Give Our Students Breathing Room

Create a Tobacco- and Vape-Free School

Tobacco-free, including vape-free, schools provide decreased exposure to secondhand smoke, an opportunity for positive role modeling and protection from youth developing an addiction to nicotine by preventing youth tobacco use.1 And thanks to the Louisiana Tobacco-Free Schools Act, ACT No. 351, all Louisiana schools are tobacco-free, including smokeless tobacco, e-cigarettes and other vaping devices.

Review and Strengthen Your School’s Tobacco Policy

Well-Ahead provides several resources to help your school implement a tobacco-free policy and ensure it complies with Louisiana law. A tobacco-free policy outlines what is and is not allowed on school property, and provides a tool for enforcement with students, employees and visitors. The other guidelines in the policy include cessation support for both students and staff, as well as involvement of parents or families in preventing youth tobacco use. Comprehensive tobacco-free school policies can also help prevent the use of other drugs and protect school property by preventing damage from secondhand smoke and cigarette butt fires.

Policy Adoption Timeline

Implementing or strengthening a tobacco-free policy can be a long but rewarding process. The steps and timeline for adopting a new policy can look different for every school, but the approaches will remain the same. It is generally recommended to start the process of adopting a new policy in the fall, with the goal of policy implementation during the spring semester.

  1. Educate and Connect

  2. Recommend a Change

    • Present to the school board and school administrators about health concerns around vaping, prevalence among youth and best practices for addressing tobacco use in schools.
    • Highlight that a comprehensive tobacco-free policy is an effective way to prevent youth tobacco use and initiation.
  3. Implement the Policy

Email your request for tobacco-free and smoke-free signage for your school!


Policy Compliance and Enforcement

School policies regulating the use and possession of commercial tobacco products, including electronic delivery devices often contain punitive measures for student violations.2 The use of penalizing and punitive disciplinary approaches in response to using or possessing tobacco or vapor products often intensifies health inequities and fails to address the mental, emotional and behavioral health complications that connect with substance use and addiction. Substance violations leading to suspensions increase student absenteeism, worsen achievement gaps, while also ignoring the root cause of substance use.3 Rather, school personnel, enforcement officials, parents, and guardians can help students to maintain close connections to the school and its emotional care and health support services, while also adopting tobacco-free school policies that encourage healthy environments.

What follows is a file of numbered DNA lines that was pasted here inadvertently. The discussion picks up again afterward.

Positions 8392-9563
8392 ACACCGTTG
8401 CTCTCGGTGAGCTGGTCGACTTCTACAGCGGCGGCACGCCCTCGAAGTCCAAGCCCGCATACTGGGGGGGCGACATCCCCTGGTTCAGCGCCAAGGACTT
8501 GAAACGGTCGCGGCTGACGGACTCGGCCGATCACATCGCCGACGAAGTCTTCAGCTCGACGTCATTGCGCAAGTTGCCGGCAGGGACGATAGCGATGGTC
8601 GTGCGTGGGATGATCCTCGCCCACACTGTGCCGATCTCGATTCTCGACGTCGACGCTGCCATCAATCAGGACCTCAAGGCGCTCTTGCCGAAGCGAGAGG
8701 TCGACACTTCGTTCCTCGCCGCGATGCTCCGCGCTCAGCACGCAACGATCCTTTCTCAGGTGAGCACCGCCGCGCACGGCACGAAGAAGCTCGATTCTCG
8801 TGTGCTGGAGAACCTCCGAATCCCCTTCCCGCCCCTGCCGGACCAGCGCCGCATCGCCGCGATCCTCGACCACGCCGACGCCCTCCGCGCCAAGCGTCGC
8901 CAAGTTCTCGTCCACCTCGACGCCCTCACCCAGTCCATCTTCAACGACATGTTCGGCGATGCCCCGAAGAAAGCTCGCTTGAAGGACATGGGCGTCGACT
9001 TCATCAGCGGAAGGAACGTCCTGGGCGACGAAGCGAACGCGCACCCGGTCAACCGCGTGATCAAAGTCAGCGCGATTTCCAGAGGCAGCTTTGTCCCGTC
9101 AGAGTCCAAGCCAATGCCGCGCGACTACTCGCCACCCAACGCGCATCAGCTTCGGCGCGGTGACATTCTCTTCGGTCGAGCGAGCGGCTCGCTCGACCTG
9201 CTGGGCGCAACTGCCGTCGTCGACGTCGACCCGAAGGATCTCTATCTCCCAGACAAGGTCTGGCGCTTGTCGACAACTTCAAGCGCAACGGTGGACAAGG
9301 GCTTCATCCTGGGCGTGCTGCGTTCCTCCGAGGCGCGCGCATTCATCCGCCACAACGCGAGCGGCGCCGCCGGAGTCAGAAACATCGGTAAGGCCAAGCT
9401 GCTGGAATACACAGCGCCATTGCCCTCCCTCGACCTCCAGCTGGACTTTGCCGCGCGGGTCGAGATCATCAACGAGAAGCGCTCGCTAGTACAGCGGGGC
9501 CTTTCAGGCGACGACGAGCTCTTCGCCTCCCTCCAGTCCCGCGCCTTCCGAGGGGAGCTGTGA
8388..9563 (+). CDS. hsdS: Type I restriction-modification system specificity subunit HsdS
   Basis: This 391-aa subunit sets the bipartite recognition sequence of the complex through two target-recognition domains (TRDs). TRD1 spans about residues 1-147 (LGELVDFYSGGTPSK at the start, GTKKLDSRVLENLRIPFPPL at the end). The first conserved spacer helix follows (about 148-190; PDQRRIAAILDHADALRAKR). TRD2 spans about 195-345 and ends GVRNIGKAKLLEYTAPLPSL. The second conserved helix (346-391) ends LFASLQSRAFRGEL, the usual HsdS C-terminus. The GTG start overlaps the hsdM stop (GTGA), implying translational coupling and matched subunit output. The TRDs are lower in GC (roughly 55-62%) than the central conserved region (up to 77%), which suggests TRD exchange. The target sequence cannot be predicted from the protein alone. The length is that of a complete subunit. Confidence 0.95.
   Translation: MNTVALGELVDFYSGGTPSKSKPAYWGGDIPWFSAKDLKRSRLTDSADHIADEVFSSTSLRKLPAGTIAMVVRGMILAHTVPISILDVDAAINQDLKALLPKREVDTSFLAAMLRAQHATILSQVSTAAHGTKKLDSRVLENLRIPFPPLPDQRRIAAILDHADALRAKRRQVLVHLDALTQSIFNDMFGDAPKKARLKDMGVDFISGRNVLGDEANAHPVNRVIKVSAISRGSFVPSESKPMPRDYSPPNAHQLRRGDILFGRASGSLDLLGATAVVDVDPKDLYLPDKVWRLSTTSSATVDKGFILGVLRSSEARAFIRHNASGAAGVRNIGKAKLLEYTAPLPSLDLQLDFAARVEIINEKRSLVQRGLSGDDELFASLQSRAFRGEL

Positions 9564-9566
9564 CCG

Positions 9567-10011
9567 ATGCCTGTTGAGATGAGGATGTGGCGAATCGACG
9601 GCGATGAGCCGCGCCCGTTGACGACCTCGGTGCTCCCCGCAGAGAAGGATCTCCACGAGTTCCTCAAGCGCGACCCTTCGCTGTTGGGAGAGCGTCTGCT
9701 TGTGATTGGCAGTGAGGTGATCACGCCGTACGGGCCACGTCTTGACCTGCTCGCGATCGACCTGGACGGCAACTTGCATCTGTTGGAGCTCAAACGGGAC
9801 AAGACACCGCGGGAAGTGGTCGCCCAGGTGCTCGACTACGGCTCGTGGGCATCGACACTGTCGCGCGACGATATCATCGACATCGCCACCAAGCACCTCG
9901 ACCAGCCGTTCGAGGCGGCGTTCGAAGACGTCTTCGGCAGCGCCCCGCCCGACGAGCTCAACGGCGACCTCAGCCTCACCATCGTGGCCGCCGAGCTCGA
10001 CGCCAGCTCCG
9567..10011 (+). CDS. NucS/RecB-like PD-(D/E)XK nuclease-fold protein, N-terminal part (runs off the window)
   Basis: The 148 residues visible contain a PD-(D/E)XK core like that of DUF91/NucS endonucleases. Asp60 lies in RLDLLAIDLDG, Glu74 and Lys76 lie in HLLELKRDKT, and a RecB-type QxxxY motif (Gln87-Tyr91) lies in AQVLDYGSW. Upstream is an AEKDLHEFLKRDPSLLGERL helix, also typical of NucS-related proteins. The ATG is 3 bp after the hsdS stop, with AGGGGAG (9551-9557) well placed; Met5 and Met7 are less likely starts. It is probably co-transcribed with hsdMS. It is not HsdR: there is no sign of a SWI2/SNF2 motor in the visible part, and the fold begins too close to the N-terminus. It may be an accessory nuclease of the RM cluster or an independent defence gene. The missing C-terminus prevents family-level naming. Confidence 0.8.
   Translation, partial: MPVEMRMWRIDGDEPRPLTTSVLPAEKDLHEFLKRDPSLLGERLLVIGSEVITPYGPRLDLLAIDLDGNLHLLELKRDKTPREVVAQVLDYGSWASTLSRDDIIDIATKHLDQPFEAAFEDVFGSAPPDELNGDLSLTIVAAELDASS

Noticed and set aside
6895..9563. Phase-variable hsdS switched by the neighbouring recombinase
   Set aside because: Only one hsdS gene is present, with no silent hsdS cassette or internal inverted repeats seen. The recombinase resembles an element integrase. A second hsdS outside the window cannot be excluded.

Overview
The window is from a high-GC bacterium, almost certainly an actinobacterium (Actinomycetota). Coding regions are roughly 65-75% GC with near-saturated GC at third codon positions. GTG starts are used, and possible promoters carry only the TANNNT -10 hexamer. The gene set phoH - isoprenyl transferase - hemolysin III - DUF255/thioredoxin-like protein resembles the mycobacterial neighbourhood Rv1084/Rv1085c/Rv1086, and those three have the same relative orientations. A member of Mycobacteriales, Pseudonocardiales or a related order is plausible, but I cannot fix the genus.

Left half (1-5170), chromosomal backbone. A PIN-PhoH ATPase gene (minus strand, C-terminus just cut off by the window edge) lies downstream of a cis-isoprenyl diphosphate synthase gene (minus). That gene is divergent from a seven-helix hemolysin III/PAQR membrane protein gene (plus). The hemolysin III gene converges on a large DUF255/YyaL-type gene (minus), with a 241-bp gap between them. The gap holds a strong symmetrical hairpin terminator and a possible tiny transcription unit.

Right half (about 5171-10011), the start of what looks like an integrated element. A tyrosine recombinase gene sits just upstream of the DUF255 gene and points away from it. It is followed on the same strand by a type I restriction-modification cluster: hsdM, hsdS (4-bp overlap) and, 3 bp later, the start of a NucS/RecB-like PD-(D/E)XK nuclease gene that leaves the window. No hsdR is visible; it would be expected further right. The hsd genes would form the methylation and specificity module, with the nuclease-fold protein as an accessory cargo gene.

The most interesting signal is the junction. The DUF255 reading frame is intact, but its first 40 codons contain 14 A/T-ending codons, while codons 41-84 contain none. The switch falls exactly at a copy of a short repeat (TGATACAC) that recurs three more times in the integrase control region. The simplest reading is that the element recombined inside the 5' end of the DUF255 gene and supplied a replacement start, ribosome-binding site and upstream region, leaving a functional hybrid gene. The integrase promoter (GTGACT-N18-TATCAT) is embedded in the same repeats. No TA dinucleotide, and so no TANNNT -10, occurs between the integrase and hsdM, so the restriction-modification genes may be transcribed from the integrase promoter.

The Public Health Law Center publication provides sample language and ideas for evidence-based solutions and information as to why these alternative measures may be more effective than suspension and expulsion at addressing student tobacco use and nicotine addiction as part of a school’s tobacco-free policy. Learn more about additional strategies to adopt and implement alternative disciplinary policies.

Frequently Asked Questions

  • Why should my school adopt a comprehensive tobacco‐free and vape-free policy?

    The U.S. Surgeon General declared that tobacco use remains the nation’s leading preventable cause of premature death and disability.4 Additionally, there is no safe level of exposure to second-hand smoke.4 To promote a safe and healthy learning and work environment, adopting a tobacco-free policy encourages tobacco users to reduce or eliminate their consumption, and to protect non-smokers from exposure to tobacco smoke.

  • Which tobacco products does the policy apply to?

    A comprehensive tobacco policy prohibits the use of all tobacco products on campus, including any lit or unlit cigarettes, e-cigarettes, cigars, cigarillos, pipes, hookah products, any other smoking product; as well as any smokeless, dissolvable or inhaled tobacco products, including but not limited to dip, chew, snuff or snus, in any form (orbs, sticks, strips, pellets, etc.).

  • Why is the use of e‐cigarettes on my school’s campus not allowed?

    Electronic cigarettes, also known as e-cigarettes or vapes, are battery-operated products designed to deliver nicotine, flavor and other chemicals.5 They turn chemicals, including highly addictive nicotine, into an aerosol that is inhaled by the user.5 E-cigarettes increases the likelihood of people using other tobacco products. E-cigarettes are harmful to adolescent brain development, often used with other forms of tobacco to increase nicotine intake, and defective e-cigarettes can cause fires and injuries.5

  • Is exposure to e-cigarettes and other vapor products safer than traditional tobacco products?